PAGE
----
Client & Customer Onboarding

What Makes a Customer Onboarding Process Effective?

Learn what a customer onboarding process is and how to measure the efficacy of your organization's customer onboarding experience.


Customer expectations for seamless digital experiences and convenient digital self-service options are on the rise across industries. Financial services are no exception. Nevertheless, at a time when 74% of new customers will abandon a product or service over inconvenience or unexpected complexity in the onboarding process, the average duration for new client onboarding in financial services remains at 100 days.

As customers in the era of accelerated digital transformation have higher expectations and are more informed than they were just 3-4 years ago, financial institutions must recognize both the urgency of streamlining slow and tedious onboarding tasks and the opportunity for improved customer satisfaction that positive experiences in this arena represent. In this blog post, you’ll learn what a customer onboarding process is and how to measure the efficacy of your organization's customer onboarding experience.

 

What Is a Customer Onboarding Process?

Customer onboarding refers to the process of getting new customers and clients into an organization’s systems, acquainted with how to use products and services, and in compliance with applicable regulatory controls. Organizations can take the reins in the onboarding process and ensure that new customers have the information and resources they need to move things along efficiently, or they can simply pass along a list of requirements and leave customers to their own devices. However, organizations that excel at providing guided, streamlined experiences in onboarding will reap substantial benefits down the road.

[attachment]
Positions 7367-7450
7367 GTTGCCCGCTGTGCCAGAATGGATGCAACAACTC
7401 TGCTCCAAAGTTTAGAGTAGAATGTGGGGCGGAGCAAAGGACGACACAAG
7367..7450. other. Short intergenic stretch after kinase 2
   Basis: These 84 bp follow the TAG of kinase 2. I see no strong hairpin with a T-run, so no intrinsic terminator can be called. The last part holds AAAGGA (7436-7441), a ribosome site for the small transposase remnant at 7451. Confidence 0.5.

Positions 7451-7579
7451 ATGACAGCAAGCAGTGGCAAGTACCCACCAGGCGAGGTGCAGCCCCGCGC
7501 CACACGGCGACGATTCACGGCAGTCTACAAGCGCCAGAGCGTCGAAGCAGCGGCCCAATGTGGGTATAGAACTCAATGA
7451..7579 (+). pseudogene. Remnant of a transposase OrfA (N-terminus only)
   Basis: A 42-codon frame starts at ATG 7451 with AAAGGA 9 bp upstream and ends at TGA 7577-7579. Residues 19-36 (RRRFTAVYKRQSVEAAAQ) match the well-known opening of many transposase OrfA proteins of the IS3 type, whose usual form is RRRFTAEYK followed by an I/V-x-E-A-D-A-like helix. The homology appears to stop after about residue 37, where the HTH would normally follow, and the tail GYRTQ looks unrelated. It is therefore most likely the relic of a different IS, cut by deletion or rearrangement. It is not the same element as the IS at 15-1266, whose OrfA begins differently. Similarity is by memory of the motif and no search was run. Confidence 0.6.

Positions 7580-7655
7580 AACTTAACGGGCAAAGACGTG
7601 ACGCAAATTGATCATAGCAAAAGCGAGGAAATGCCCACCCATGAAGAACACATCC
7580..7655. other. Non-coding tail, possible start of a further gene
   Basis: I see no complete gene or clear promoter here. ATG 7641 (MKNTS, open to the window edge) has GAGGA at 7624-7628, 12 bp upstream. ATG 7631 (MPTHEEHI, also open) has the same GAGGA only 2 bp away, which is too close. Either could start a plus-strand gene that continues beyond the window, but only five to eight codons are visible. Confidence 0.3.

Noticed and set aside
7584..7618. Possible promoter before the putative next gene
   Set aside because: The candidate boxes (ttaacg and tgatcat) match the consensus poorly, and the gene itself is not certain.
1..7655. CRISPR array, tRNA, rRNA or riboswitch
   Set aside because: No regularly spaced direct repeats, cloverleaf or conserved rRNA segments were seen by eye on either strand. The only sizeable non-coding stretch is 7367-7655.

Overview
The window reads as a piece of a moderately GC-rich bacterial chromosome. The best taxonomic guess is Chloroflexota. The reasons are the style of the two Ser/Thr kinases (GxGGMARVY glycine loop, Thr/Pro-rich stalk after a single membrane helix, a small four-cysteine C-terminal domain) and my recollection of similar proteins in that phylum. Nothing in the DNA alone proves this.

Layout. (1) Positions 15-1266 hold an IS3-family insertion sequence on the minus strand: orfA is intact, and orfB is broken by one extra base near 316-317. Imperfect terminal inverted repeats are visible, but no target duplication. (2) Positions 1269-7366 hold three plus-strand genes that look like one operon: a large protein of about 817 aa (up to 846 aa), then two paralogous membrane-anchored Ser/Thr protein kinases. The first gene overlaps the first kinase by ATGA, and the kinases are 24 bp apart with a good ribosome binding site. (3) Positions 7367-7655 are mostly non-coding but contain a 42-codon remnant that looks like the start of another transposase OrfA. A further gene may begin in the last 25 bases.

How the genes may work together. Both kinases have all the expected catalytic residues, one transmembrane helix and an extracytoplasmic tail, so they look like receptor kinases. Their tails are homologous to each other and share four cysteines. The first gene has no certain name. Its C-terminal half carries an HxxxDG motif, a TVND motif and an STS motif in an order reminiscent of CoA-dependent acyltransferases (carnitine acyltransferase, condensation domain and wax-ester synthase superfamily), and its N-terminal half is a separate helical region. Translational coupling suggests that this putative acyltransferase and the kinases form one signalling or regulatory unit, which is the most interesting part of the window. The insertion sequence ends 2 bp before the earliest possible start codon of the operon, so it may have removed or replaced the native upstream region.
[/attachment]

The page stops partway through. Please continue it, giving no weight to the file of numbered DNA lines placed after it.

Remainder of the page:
Customer Onboarding in Financial Services

In financial services and other regulated industries, customer onboarding involves more than familiarizing new customers with new systems and software. It requires establishing compliance with applicable laws that protect institutions and the public from specific kinds of crimes that rely on access to financial accounts and services. These regulations primarily consist of processes that establish and verify the identities of new customers and beneficial owners of entities they represent and enable institutions to assess risk factors for financial crimes that new customers introduce.

In the U.S., required onboarding processes for new customers in financial services derive from a hierarchy of standards defined in the 2001 Patriot Act and the U.S. Financial Crime Enforcement Network’s (FinCEN)  CDD Rule. These regulations form a three-part stack of:

  • Anti-Money Laundering (AML) and Anti-Terrorism: Financing regulations that apply in a variety of industries beyond financial services and require organizations to report suspicious financial activities to appropriate authorities
  • Know Your Customer (KYC): Processes known both in the U.S. and many other countries as “Know Your Customer” define how institutions must attempt to verify customer identities
  • Customer Due Diligence (CDD): Specifies four requirements financial institutions must satisfy to assess and report on customer financial crime risk factors. These include:
     
    • Verification of customer identities
    • Verification of the identities of any beneficial owners of accounts opened
    • Definition of the proposed business relationship between the new customer and the financial institution
    • Ongoing monitoring processes sufficient to identify new, high-risk behavior in existing customers